Tahereh Mafi lovers may be shattered by Bryan and Robert’s upcoming constructive review of her series starter Shatter Me.
Bryan’s quick summary:
Confined to an asylum for a deadly power she can’t control, Juliette thinks the crumbling world has forgotten her. When a madman seeks to use her abilities for his own personal gain, a boy from her past is her only chance of escape. As their plans to run solidify, Juliette learns that there’s a fine line between being a monster and becoming a hero.
Shatter Me is by Tahereh Mafi
So what did we think? (From a reader’s perspective)
1. (Bryan) Tahereh Mafi is a good writer. I have no question of that. Some of her descriptive passages in this book are killer. There are just too many of them for my taste and it prevented me from enjoying the book or completing it in a rapid manner.
2. (Bryan) A lot of people love this book, and I think they identify with Juliette’s melodramatic way of thinking. I used to think very melodramatically as a teen. It’s like going back inside my own teenage brain, which is not a place I’d want to be. Probably why I also had trouble.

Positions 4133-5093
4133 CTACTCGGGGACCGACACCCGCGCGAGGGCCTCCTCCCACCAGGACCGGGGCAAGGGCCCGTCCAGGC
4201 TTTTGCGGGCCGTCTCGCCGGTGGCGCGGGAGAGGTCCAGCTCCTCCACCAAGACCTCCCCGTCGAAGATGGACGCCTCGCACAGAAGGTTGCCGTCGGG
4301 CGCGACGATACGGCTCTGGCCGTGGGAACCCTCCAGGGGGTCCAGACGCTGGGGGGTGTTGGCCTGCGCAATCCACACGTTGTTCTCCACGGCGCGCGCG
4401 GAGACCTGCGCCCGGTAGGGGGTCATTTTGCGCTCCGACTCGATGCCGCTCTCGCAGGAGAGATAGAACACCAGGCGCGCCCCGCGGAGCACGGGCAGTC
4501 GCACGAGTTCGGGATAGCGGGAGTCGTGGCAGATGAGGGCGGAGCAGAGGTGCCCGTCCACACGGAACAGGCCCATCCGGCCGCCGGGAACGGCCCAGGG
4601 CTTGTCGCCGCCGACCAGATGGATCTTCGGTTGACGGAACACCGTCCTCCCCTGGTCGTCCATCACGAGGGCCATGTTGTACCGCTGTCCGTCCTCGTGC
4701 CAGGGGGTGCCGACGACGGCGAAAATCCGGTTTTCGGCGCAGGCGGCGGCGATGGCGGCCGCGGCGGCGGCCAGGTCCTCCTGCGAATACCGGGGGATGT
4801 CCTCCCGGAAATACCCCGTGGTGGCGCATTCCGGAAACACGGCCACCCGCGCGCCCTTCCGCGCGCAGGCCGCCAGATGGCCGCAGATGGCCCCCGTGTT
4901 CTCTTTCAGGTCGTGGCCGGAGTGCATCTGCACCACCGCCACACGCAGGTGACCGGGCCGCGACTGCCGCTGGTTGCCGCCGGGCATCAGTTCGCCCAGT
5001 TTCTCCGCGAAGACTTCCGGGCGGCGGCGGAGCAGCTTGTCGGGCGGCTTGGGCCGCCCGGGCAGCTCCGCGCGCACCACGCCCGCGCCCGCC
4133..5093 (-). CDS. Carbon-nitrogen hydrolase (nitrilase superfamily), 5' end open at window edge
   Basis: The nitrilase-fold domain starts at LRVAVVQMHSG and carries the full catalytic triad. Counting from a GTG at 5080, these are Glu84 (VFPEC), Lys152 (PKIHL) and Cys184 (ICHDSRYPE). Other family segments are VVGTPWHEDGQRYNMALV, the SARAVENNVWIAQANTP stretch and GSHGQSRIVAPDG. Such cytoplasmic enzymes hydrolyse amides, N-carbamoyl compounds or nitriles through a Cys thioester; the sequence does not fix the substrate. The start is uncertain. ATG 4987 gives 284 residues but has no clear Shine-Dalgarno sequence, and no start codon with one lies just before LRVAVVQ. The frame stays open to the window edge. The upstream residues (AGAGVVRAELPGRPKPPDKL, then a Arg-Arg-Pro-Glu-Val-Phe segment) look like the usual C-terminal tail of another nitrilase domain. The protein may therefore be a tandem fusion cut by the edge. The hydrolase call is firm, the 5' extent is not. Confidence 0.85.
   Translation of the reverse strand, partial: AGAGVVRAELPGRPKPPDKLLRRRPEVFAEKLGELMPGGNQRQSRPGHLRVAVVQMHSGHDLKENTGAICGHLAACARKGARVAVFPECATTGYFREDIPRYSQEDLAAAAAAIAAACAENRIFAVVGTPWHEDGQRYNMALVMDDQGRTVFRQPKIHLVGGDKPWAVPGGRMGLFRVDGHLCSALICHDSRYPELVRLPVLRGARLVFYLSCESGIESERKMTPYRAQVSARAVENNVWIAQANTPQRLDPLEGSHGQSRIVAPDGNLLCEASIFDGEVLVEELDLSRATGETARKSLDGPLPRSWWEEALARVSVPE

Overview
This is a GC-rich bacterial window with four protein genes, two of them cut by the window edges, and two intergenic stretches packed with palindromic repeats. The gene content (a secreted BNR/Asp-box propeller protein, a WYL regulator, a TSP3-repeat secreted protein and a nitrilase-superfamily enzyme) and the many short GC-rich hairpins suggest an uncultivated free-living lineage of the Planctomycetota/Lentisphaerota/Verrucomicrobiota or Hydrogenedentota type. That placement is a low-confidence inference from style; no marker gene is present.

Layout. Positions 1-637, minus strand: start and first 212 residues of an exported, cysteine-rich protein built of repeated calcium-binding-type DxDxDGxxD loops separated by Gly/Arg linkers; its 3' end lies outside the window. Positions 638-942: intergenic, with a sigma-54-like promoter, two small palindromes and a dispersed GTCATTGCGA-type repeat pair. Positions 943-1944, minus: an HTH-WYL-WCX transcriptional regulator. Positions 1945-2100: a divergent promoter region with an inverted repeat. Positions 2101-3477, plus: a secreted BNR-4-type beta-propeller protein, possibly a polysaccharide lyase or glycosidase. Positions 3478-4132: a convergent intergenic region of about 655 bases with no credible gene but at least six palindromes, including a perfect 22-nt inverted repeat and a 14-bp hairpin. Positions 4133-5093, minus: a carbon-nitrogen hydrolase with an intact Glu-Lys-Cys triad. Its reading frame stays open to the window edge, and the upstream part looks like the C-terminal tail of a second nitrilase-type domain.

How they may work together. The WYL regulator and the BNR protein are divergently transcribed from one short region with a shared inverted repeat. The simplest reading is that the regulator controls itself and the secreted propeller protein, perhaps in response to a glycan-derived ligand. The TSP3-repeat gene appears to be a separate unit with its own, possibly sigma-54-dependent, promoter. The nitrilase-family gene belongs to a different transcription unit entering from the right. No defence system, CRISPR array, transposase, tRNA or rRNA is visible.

3. (Robert) The idea is interesting – that we have powers developing in us that are dangerous and threaten society somehow, especially if this starts to occur in some dystopian world, but Juliette’s internal struggles seemed to go on and on, and I got fed up with hearing about her tortured thoughts. I wanted the action to start!
What did we think from a writer’s perspective?
1. (Robert) If Shatter Me had been cut down considerably to be a novella, and the editor chopped out all the painful “will I, won’t I?” “desperate” Juliette sections, I think this could have been a better read.
2. (Robert) The latter third of the book was more exciting, where there is more action and uncertainty – perhaps this will carry on into the rest of the series. I can see why this might appeal to 14/15 yr old girls, as it has some of the feel of Divergent.
3. (Bryan) The epilogue isn’t really an epilogue. It’s just an additional chapter. It didn’t really tell me anything new, and then it kind of ended abruptly. Even with the final 1/3 being more entertaining, she wasn’t able to stick the landing.
Bryan and Robert’s Famous Takeaways:
1. Bring the reader to the action quickly – even if it’s a love triangle. We won’t wait forever!
2. The antagonist needs to have believable motivations, and not just be a vanilla villain with lines from a B-movie. Warner could have been so much more, but instead he was inconsistent.
3. If readers don’t like your main character, they’ll have trouble getting through your story.
Prompt of the Week:
Your touch can kill any living thing. How would your life change if you had this devastating power? What would you miss most about reaching out and touching someone?